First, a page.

Rios talks of Books being Born out of Books as Ulysses is born out of Homers work this book is born out of Joyce’s great book but also the great city of Dublin and it last legacy. It is set out as five characters a Cicerone as he walks through Joyce’s literary day and three other readers as set out in the early chapter ABC a mature female reader from then on called A. A younger female slim dark hair in a Ulysses t-shirt or as she then knows B. Then a tiny man grey hair and beard, with a pipe the Old critic all three have a copy of the illustrated Ulysses and are joined as well by the Man in the Macintosh a sort of computer nerd that uses A mac to give info. The Narrative then Follows Blooms and Daedalus Day chapter by chapter. As most of know the book I pick two highlights the opening chapter Telemachus which saw Buck and Stephen waking in the Martello tower a connection noted here to the Med from the origin of the tower design in the Casa’s of the Mediterranean. This opening chapter is so heavy in means(I have and still love listening to Rejoyce Podcast by the Late Frank Delany that spent a long time on these opening lines) A lot is also mention here with the imagery and use of language. Then jumping forward we have one of my favourite homer Joyce crossover in the Cyclops chapter when Bloom in the pub has an argument with the Nationalist another  chapter steep in meaning from Bloom being a lapsed Jew to being Irish the three readers and the other discuss the chapters, scenes, the setting Dublin 16th June 1904, times and other pieces that Joyce wrote that interconnected to the book.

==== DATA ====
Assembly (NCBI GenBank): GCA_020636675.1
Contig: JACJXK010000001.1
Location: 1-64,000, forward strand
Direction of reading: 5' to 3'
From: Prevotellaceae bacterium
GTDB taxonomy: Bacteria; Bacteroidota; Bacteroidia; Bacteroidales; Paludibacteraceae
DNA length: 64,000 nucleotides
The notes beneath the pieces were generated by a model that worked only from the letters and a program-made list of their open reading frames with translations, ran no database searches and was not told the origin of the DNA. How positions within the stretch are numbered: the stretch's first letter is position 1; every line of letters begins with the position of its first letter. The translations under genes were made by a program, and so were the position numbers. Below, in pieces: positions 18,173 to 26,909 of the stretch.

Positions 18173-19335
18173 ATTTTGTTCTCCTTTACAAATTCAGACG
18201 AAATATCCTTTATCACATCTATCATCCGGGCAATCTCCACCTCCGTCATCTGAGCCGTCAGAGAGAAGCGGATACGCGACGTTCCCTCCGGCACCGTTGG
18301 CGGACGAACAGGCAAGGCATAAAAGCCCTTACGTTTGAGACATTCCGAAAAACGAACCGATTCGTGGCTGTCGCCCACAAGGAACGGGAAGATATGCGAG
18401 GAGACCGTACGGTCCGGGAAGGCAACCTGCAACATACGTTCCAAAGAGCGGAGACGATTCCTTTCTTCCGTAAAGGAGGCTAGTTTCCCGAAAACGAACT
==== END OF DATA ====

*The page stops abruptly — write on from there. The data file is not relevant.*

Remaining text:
Two eyes are better than one, A added, puhing his steel-rimmed dark glasses onto his nose with his forefinger as he made to enter the green room.

Yes, C said. That is simpole conclusion of “Cyclops.”

In the land of the blind, the one- eyed man is King, siad A.

“Cyclops” also tells us that all narrow-minded nationalism is blind, C said.

And stupid, A added. Blinkered Jingoism.